- Rigamajig is a large-scale building experience that inspires creativity, collaboration, and problem-solving skills through imaginative hands-on play.
- A Montshire favorite, Big Blue Blocks, offers massive blocks that provide endless opportunities for innovative thinking and creation.
- Daily guided hands-on family and group activities at the Science Discovery Lab apply engineering concepts from Machines in Motion and encourage further investigations through interactive projects and experiments.
Today, engineering and technological literacy is critical in meeting the educational needs of children. Engineering concepts and skills are applied in everyday life, from constructing a bridge to developing an app.
“Young learners have a natural fascination with how things work, and are often engaged in building or taking objects apart,” says Montshire Executive Director Lara Litchfield-Kimber. “Introducing engineering concepts at an early age can help children learn to think through complex problems, identify challenges, collaborate with others, embrace creativity to develop solutions, and understand the value in trial and error — ultimately strengthening problem-solving skills, cultivating curious minds, and empowering the innovators of tomorrow.”
This summer, the Montshire offers an engineering experience that explores a range of ideas, from examining the complex machines of da Vinci to applying STEM concepts to hands-on activities in a way that makes science engaging and enjoyable for all ages, including our youngest learners.
Leonardo da Vinci: Machines in Motion opens Saturday, May 28 and closes on Labor Day, Monday, September 5. It was created by Worldwide Museum Activities (WMA) and organized by Evergreen Exhibitions.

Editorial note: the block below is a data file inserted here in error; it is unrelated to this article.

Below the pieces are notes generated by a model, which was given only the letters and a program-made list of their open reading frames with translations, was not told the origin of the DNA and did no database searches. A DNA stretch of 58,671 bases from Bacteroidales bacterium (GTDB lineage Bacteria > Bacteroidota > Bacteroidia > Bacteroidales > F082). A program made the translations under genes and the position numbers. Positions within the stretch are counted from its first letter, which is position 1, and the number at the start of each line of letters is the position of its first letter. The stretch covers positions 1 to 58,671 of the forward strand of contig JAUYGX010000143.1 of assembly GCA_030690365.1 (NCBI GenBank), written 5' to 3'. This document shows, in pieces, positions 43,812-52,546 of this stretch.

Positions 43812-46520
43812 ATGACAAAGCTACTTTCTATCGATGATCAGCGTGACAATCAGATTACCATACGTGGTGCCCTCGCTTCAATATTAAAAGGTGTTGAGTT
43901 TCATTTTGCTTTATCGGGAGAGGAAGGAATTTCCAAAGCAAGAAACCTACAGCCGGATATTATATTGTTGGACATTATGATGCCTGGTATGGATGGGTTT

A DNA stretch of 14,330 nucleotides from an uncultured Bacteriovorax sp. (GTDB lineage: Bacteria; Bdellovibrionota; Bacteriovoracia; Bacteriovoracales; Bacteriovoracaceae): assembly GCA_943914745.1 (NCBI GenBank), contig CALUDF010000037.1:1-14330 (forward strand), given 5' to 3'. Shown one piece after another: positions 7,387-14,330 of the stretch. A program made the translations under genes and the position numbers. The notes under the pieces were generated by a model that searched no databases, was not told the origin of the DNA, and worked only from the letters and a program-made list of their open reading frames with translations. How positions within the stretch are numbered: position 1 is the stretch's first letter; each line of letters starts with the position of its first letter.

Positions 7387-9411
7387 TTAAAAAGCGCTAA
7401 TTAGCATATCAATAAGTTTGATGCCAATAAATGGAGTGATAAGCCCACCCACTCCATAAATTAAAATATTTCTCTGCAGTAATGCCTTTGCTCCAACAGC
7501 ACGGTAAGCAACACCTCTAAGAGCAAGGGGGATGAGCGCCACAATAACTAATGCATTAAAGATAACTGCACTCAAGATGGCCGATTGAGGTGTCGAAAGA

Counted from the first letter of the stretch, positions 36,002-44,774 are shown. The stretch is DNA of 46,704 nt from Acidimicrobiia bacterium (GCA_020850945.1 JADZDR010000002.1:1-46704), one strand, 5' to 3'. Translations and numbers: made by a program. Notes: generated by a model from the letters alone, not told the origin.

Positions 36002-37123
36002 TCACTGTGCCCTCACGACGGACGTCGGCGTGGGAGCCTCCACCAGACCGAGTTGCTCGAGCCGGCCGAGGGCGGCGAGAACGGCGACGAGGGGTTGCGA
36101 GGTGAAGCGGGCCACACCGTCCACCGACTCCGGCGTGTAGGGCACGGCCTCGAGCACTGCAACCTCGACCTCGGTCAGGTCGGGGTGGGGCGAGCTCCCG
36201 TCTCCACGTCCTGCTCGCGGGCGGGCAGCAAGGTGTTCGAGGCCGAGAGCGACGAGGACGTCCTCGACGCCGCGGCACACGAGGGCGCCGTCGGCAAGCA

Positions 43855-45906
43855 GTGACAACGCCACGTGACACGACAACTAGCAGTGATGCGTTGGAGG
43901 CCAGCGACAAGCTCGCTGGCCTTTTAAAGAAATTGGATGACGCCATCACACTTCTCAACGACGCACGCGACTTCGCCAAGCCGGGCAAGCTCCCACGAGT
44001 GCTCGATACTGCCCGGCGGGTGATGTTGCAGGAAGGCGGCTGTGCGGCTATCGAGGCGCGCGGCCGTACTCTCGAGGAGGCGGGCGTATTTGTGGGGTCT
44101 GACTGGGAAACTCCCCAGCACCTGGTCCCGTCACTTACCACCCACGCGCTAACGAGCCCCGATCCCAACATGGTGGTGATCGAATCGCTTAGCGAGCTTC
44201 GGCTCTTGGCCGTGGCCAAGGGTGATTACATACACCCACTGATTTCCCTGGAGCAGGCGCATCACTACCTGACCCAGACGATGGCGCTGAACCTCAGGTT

During the summer, the Montshire is open seven days a week, from 10am to 5pm. For visitor information, including admission and hours of operation, visit www.montshire.org.
Evergreen Exhibitions, founded in 1992, is one of the world’s premier providers of traveling museum exhibits. Evergreen conceptualizes, designs, produces, markets and tours its exhibits, primarily in science, natural history and children’s museums. The exhibits use educational concepts to create high quality, immersive, multi-sensory, entertaining and educational experiences for family audiences. More than 60 million people worldwide have enjoyed an Evergreen Exhibitions experience. More information on other exhibit offerings can be found at www.evergreenexhibitions.com.
Worldwide Museum Activities (WMA) was founded in Florence by three leading scientists, joined together to pursue the dream to rebuild as perfect as possible replicas of the machinery described in Leonardo da Vinci’s drawings and create a museum of Leonardo’s Machines. This project is a result of in depth research and study of Leonardo’s codes, his personality and his way of thinking.